Tutorial #3853

Visceral Movements - Fluids

30 min - Tutorial
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In this video, Gil looks at different types of adhesions and the effects they have on the viscera.

This video was filmed and produced by Gil Hedley. It includes videos and photos of dissections of cadavers (embalmed human donors). You can visit his website for more information about his workshops.
What You'll Need: No props needed

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May 01, 2019
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So here we're going in now differentiating woman by fluids. True gliding. Okay, this is the hockey popcorn ice with the water. This is the glass slip with a drop of oil on the glass slide. True blinding, and we're in the chest of it. We made a windows in the chest wall and I'm sure it's body. Well, the going along with blinds on the rib cage in flies. That's true blinding. It's a fluid in their face and said here to it. You can't just look at this as a differential runner. You see that?

Okay, people come between the river and you'll see differential movement between the lobes of the lungs. Why? Because as the lung inflates as to squirrels or relative movement of the lung, it twists on itself and so it has to glide on. So simultaneous to gliding along the ribcage, it glides on itself at the low lobular interfaces. Is that cool? These are beautiful health months. I mean [inaudible].

Okay. Did this placement of deliver every inflation of the lung news, the liver, the liver then displaces the other viscera, right? And you have a general repeated 20,000 times a day excursion of all your visceral, based on your breath cycle. It's quite a magnificent dance going on and wonderfully in the same room. We had two forms, both unfixed on one table, this, this healthy gliding lung. And on the other table they have lung cancer from smoking.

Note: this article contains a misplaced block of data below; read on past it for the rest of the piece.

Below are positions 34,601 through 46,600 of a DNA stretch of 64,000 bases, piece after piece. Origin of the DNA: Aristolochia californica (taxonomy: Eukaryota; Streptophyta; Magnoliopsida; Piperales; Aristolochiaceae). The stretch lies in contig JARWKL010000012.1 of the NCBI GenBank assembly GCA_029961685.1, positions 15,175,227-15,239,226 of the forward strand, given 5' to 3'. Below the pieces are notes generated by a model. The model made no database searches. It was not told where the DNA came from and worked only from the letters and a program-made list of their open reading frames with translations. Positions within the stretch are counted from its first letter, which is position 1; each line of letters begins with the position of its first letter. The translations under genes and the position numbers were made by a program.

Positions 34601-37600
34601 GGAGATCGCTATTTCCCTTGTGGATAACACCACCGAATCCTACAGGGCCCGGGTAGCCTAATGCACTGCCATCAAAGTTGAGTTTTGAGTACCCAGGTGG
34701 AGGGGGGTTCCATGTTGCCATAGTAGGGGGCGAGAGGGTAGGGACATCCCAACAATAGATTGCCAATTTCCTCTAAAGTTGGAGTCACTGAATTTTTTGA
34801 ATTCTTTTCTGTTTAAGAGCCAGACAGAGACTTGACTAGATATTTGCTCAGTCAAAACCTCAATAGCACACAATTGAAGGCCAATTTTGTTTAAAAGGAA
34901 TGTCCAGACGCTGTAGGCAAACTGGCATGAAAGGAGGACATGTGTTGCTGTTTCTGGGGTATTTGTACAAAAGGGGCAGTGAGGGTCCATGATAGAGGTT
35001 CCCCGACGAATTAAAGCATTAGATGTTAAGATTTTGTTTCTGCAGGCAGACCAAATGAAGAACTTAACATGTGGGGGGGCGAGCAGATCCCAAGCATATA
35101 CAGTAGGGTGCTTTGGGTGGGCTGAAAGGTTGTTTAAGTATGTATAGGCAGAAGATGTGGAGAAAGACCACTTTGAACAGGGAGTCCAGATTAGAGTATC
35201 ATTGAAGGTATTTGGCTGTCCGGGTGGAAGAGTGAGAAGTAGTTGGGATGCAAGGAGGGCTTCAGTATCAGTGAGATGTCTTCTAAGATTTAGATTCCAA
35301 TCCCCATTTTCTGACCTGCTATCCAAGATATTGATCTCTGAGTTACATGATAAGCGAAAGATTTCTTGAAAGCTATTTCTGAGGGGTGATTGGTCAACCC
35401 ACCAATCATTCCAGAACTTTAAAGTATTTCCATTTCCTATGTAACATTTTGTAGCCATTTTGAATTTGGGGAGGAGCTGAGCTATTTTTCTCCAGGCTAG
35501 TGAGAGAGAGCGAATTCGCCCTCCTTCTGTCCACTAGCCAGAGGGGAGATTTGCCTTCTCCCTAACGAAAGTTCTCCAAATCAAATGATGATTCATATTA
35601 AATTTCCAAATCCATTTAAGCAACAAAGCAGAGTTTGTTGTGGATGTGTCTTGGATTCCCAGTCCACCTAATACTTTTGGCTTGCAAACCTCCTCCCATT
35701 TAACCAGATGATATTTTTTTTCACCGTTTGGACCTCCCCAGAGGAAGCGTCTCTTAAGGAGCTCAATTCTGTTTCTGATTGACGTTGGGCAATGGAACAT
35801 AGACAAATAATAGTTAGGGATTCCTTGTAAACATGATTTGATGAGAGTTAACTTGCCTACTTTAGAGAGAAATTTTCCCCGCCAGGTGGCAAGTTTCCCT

So we inflated those walls too and saw them to have emphysema. Okay, that's the bubbles. Okay. Emphysema means blown up is a Greek word. You can read it in the New Testament. Jesus walked into the upper room after the resurrection and found the disciples hiding in fear and he addressed them. He said, peace be with you. And I says, and he flew space them. He blew them up. He blew on them and said, receive the Holy Spirit.

These are balling up. The parent kind of the lung is gone. There's no recall out. You can't expel the air when you have emphysema. So it's Kinda like this. My mom is the film read on top of that stuff that you can't get the oxygen and you gotta work for it. And he came to the carbon dioxide out. So [inaudible] anyway, watch these lungs for youth. Quite different than the other ones.

It's like a knuckle ball. We don't have differential movement between the lobes of the lungs because they're fuzzed over. Right. The disease processes resulted in inflammation, which has resulted in that hegemon [inaudible] of surfaces that wants to go I and are not bound to one another. They're fuzzy over rolls up like a knuckle ball. No more spin on the slide cigarette. I want you to tell you not to smoke. Okay? I'm the last guy to tell you I can do my uncle, he was apparently schizophrenia, his only pleasure, mindful smoking and the last person to tell him not to smoke. So this is raised long so you can see that the visceral Pleura is that hearing to the parietal floor like it's like an abandoned Asian. And what I noticed, again, like I say in the first speech, I can think time and the Phys, I was referencing visceral adhesions where it's kind of cool, you can see like, oh there's the thought something got going.